5.       Lazarus R, Folkman S (1984) Stress appraisal and coping. New York: Springer Publication 1984.

6.       Patterson JM (1995) Promoting resilience in families experiencing stress. Pediatric Clinics of North America 42: 47-63.

7.       Patterson JM, McCubbin HI, Warwick WJ (1990) The impact of family functioning on health changes in children with cystic fibrosis. Soc Sci Med 31: 159-164.

8.       Baumrind D (1991) Parenting styles and adolescent development. In: The encyclopedia of adolescence. Brooks-Gunn J, Lerner R, Peterson AC (Editors). New York: Garland. Pg No: 746 - 758.

9.       Bartz KW, Levine ES (1978) Child rearing by black parents: A description and comparison to anglo and chicano parents. Journal of Marriage and the Family 40: 709-719.

10.    Luster T, Rhoades K, Haas B (1989) The relation between parental values and parenting behavior: A test of the kohn hypothesis. Journal of Marriage and the Family 51: 139-147.

11.    Kelly ML, Power TG, Wimbush DD (1992) Determinants of disciplinary practices in low-income black mothers. Child Development 63: 573-582.

12.    Downey G, Coyne JC (1990) Children of depressed parents: An integrative review. Psychological Bulletin 108: 50-76.

13.    Keitner GI, Miller IW (1990) Family functioning and major depression: An overview. American Journal of Psychiatry 147: 1128-1137.

14.    Schaefer C, Coyne JC, Lazarus RS (1981) The health-related functions of social support. Journal of Behavioral Medicine 4: 381-406.

15.    Cauce AM, Landesman M, Reid S (1990) Social support in young children: Measurement, structure, and behavioral impact. In: Social support: An interactional view. Sarason BR, Sarason IG, Pierce G R (Editors). New York: Wiley-Interscience 1990.

16.    Reid M, Landesman S, Treder R, Jaccard J (1989) "my family and friends": Six- to twelve-year-old children's perceptions of social support. Child Development 60: 896-910.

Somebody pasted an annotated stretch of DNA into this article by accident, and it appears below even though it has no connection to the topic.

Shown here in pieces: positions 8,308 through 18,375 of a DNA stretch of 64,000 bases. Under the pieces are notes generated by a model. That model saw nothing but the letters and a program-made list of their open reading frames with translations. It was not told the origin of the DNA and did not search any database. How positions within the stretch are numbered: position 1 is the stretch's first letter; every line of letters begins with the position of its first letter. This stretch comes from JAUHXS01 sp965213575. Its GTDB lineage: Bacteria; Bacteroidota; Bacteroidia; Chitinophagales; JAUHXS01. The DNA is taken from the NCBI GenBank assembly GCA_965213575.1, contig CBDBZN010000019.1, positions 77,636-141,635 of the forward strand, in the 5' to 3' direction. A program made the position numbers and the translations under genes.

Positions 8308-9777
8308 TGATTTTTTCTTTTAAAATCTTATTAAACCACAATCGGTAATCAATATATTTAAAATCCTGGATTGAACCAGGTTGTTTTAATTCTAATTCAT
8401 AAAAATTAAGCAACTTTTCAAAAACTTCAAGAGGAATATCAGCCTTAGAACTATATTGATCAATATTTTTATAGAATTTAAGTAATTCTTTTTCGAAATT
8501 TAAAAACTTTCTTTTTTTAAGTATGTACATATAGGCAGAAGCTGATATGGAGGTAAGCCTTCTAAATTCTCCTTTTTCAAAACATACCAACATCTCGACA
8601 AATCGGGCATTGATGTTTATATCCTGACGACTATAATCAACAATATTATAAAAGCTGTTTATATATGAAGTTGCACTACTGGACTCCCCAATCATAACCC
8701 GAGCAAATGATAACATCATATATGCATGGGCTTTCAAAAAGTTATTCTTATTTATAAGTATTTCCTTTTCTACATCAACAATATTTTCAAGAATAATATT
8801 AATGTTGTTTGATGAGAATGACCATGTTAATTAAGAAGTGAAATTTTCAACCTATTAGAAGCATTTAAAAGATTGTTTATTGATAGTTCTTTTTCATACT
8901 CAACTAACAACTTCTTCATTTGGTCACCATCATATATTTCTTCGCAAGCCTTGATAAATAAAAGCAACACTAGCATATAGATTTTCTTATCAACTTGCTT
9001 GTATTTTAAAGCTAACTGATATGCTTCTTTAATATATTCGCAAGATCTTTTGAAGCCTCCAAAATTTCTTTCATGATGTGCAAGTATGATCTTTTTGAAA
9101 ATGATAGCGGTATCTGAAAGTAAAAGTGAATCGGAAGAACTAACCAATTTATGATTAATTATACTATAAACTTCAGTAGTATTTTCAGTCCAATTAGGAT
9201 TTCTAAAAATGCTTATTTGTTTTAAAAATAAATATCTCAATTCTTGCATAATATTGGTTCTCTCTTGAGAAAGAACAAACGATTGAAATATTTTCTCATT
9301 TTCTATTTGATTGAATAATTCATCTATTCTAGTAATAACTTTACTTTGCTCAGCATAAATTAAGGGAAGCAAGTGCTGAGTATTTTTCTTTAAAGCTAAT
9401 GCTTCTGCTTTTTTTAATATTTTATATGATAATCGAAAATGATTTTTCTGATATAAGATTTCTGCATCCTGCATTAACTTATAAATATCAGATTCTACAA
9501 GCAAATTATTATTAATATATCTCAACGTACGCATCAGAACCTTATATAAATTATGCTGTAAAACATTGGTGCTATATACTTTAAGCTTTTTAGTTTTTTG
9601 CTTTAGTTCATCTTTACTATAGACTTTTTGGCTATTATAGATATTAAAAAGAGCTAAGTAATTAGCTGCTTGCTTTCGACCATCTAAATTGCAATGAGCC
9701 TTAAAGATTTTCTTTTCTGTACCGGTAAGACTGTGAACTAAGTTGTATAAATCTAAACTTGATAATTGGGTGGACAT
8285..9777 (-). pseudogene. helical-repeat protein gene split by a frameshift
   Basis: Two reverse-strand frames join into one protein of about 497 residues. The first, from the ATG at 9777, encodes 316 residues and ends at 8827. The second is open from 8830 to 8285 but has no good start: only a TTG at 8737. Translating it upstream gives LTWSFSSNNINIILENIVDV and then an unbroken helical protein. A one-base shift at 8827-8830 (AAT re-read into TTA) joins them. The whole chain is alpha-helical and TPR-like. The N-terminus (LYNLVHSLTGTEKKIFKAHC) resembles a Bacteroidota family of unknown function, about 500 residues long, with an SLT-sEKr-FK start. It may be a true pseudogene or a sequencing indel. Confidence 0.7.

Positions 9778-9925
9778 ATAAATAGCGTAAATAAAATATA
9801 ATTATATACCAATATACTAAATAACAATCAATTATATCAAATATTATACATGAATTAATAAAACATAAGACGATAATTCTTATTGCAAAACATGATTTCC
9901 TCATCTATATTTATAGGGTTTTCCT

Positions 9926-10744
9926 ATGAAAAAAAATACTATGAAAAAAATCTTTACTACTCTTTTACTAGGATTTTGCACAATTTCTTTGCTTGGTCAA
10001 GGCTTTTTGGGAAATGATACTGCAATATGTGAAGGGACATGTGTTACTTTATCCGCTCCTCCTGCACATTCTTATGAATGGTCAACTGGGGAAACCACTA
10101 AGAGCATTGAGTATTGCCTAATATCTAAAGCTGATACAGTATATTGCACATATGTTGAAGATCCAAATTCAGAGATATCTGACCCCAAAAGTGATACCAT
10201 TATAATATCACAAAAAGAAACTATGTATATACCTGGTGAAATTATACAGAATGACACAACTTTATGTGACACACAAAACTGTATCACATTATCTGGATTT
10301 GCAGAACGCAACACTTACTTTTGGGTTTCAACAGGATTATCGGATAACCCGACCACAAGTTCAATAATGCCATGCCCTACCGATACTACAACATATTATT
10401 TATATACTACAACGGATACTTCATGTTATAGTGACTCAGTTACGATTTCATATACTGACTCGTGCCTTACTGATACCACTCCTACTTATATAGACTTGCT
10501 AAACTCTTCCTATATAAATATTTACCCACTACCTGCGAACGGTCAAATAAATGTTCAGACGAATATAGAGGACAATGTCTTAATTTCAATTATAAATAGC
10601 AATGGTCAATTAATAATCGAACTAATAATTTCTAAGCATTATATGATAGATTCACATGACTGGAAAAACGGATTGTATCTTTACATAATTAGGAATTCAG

17.    Jensen EW, James SA, Boyce WT, Hartnett SA (1983) The family routines inventory: Development and validation. Social Science and Medicine 17: 201-211.

18.    Sameroff AJ, Seifer R (1983) Familial risk and child competence. Child Development 54: 1254-1268.

19.    Walker E, Downey G, Bergman A (1989) The effects of parental psychopathology and maltreatment on child behavior: A test of the diathesis-stress model. Child Development 60: 15-24.

20.    Tulkin SR (1973) Social class differences in attachment behaviors of ten-month-old infants. Child Development 44: 171-174.

21.    McLoyd VC (1990) The impact of economic hardship on black families and children: Psychological distress, parenting, and socioemotional development. Child Development 61: 311-346.

22.    McLoyd VC (1998) Socioeconomic disadvantage and child development. American Psychologist 53: 185-204.

23.    Weinraub M, Wolf BM (1983). Effects of stress and social supports on mother-child interactions in single- and two-parent families. Child Development 54: 1297-1311.

24.    Crnic KA, Greenberg MT, Robinson NM, Ragozin AS (1984) Maternal stress and social support: Effects on the mother-infant relationship from birth to eighteen months. American Journal of Orthopsychiatry 54: 224-235.

25.    National institute of child health and human development early child care research network (2000) Child Development 71: 960-980.

26.    Rutter M (1981) Social-emotional consequences of day care for preschool children. American Journal of Orthopsychiatry 51: 4-28.

27.    Patterson JM (1988) Families experiencing stress: The family adjustment and adaptation response model. Family Systems Medicine 5: 202-237.

Garmezy N (1991) Resilience in children's adaptation to negative life events and stressed environments. Pediatric Annals 20: 459-466.

Citation: Chanda, N., Alkon. A. (2018). Use of the Family Adjustment and Adaptation Response Model to Understand the Impact of Stress in Children. Int J Nurs Res Health Care: IJNHR-155. DOI: 10.29011/ IJNHR-155. 100055